BALLSTON LAKE – Carney’s Tavern, the restaurant housed in the historic Ballston Lake building known by the same name, will be open Tuesday, despite the departure of the restaurant’s operators, owner Rosemary Carney said Monday.
The restaurant’s operators for the last eight years, Stephanie and Matt Finnigan, on Monday announced in a Facebook message and post to the restaurant website that they were “shutting the doors” to the longtime local pub.
But Carney, who along with her husband bought the building and opened Carney’s Tavern in the 1970s, said the tavern will be open on Tuesday and will go forward.
“Apparently they’ve had enough or whatever, we will be open tomorrow,” Carney said in a Monday interview. “It will be open tomorrow and next year, as long as I’m around.”
The Finnigans, who did not return a message seeking comment Monday, in their public message suggested the old building didn’t meet their needs and indicated an announcement about a new restaurant venture they were planning in the area would be forthcoming soon.
“Our hearts are extremely heavy as we are no longer able to continue operations at the address of 17 Main Street in Ballston Lake,” the owners wrote in the message Monday. “Unfortunately, the beautiful old building which houses Carney’s Tavern and dates back to 1840 has met its limitations.”
In the farewell message, the Finnigans said they and several of their current employees will be continuing in the restaurant industry and told their patrons to “stay tuned” for an announcement about their next plans.
Carney said her son, who has managed the kitchen for decades, and other longtime employees, including people who predate the Finnigans as operators, planned to continue running the restaurant, which had been temporarily closed of late. She said she didn’t know why the Finnigans suggested the restaurant was closing and said they leased the building from her on a month-to-month basis. She said she knew that business had been slowing down recently and that “everybody thinks it’s easy to run a restaurant.”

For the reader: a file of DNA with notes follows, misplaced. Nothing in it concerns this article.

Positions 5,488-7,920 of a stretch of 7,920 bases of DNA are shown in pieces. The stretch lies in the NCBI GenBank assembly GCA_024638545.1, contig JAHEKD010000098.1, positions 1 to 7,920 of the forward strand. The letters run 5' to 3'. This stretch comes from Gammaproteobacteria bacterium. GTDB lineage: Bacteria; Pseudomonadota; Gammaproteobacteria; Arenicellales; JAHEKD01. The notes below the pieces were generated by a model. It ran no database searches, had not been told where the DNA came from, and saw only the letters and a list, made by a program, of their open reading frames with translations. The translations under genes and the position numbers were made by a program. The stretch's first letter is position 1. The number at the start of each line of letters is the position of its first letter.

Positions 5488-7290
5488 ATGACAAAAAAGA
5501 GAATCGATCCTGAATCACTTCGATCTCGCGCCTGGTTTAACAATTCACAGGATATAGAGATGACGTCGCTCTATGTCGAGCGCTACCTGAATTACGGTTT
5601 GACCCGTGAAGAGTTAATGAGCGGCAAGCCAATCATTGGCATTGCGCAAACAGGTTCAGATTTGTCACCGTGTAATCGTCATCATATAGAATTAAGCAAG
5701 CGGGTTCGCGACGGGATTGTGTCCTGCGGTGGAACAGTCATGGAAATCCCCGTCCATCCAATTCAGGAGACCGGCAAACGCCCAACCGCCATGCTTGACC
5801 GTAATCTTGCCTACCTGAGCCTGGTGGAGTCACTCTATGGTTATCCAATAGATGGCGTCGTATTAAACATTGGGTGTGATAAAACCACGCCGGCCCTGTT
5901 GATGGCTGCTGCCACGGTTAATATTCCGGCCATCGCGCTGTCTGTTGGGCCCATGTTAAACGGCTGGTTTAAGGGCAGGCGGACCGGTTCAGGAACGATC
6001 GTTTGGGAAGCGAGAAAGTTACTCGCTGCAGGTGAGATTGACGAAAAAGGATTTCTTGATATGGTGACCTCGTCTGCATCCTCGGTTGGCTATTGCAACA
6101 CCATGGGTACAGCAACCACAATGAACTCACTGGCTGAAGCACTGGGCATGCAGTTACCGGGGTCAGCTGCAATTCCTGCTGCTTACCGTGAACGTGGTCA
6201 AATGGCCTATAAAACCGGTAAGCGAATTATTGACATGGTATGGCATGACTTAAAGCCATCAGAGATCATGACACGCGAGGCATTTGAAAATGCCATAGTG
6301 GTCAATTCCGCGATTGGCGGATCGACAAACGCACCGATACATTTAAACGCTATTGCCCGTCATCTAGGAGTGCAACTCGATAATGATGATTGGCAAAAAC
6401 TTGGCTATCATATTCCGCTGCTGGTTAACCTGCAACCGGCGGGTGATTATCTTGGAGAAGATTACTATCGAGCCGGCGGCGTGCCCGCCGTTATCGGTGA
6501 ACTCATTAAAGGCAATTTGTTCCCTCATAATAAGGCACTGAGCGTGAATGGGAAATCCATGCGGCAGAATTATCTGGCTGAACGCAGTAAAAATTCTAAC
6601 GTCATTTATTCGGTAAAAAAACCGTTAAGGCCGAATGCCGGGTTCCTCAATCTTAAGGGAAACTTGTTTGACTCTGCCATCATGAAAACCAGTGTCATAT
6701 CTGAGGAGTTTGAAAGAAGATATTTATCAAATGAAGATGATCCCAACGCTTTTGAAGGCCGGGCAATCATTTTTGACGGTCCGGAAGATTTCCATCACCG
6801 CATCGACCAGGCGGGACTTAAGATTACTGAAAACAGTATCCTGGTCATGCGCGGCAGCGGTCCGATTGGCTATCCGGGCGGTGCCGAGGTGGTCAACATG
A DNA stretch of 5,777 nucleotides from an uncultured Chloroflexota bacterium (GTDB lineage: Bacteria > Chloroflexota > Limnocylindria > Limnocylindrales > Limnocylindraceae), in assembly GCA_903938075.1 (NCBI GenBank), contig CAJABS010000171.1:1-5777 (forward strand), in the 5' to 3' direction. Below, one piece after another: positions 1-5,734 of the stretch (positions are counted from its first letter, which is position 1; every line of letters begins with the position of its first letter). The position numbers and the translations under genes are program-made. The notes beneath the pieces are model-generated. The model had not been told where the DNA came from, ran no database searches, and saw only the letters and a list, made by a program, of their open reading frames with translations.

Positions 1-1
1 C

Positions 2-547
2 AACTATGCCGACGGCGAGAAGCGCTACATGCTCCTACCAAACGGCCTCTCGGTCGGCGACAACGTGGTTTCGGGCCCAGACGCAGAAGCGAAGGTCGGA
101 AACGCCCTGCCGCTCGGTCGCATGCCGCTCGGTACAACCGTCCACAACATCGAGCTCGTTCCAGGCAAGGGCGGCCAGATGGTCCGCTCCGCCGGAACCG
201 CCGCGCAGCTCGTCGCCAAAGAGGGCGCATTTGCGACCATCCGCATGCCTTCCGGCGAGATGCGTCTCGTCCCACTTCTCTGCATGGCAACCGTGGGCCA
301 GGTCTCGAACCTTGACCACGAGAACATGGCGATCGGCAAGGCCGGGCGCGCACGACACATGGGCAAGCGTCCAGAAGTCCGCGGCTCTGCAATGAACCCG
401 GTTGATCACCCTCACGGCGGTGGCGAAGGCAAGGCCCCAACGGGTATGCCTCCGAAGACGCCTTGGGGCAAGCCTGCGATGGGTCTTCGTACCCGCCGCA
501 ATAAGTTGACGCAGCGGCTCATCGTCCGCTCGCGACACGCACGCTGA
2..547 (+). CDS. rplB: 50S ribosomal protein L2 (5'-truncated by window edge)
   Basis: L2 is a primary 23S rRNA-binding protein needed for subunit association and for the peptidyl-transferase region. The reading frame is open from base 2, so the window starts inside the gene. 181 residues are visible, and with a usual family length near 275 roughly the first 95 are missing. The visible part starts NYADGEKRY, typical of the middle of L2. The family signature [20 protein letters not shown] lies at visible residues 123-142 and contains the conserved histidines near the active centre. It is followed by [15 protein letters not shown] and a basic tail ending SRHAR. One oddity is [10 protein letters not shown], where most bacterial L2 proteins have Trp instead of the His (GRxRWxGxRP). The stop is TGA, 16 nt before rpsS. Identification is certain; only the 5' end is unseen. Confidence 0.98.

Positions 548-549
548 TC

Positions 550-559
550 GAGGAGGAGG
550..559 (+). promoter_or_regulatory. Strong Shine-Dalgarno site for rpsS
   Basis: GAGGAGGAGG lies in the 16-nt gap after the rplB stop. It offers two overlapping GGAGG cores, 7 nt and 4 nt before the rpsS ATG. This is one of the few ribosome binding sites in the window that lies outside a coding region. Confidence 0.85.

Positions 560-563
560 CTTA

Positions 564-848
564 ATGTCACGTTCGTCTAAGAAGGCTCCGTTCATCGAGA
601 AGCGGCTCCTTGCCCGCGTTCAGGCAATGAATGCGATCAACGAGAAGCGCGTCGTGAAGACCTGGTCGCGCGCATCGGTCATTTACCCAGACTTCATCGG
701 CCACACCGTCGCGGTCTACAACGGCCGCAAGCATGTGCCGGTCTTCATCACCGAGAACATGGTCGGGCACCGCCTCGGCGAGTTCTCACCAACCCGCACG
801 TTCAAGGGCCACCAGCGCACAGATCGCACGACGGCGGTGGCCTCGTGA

“They won’t be there, but I will make sure it’s open,” Carney said, referring to the Finnigans. “It’s all about the locals.”
The building itself, which contains a sign listing its original establishment in 1840, has long served as a restaurant, bar, saloon, hotel and local landmark. Local historians even speculate that then-Vice President Theodore Roosevelt stopped at the old tavern – known at the time as the Ballston Lake Hotel – on his way back to Washington from a hunting trip in the Adirondacks after then-President William McKinley suffered from a gunshot wound he would eventually succumb to in 1901.
“We don’t know that for sure, but it’s a long trip, and the Ballston Lake Hotel was the first place in town to have a telephone,” Town of Ballston Historian Rick Reynolds told the Daily Gazette for a 2011 article on the tavern’s history. “He didn’t sleep here, but he probably ate, used the phone, and then got back on the train.”
The building has passed hands many times over the decades but was largely used as a hotel and restaurant for much of its history.
Tracy Egan, executive director of the New York State Thoroughbred Breeding and Development Fund, remembered the old swear jar that sat at the bar under previous ownership. Her father’s family ran the Shenandahora Hotel that used to occupy the building. She said it has always been an important and central part of the Ballston Lake community.
“Many of the classes from Burnt Hills-Ballston Lake (High School) have spur-of-the-moment reunions at Carney’s,” Egan said. “Matt and Stephanie would always roll out the red carpet for everyone.”
The restaurant, a popular spot for local musicians, has long hosted legendary St. Patrick’s Day celebrations complete with many pounds of corned beef.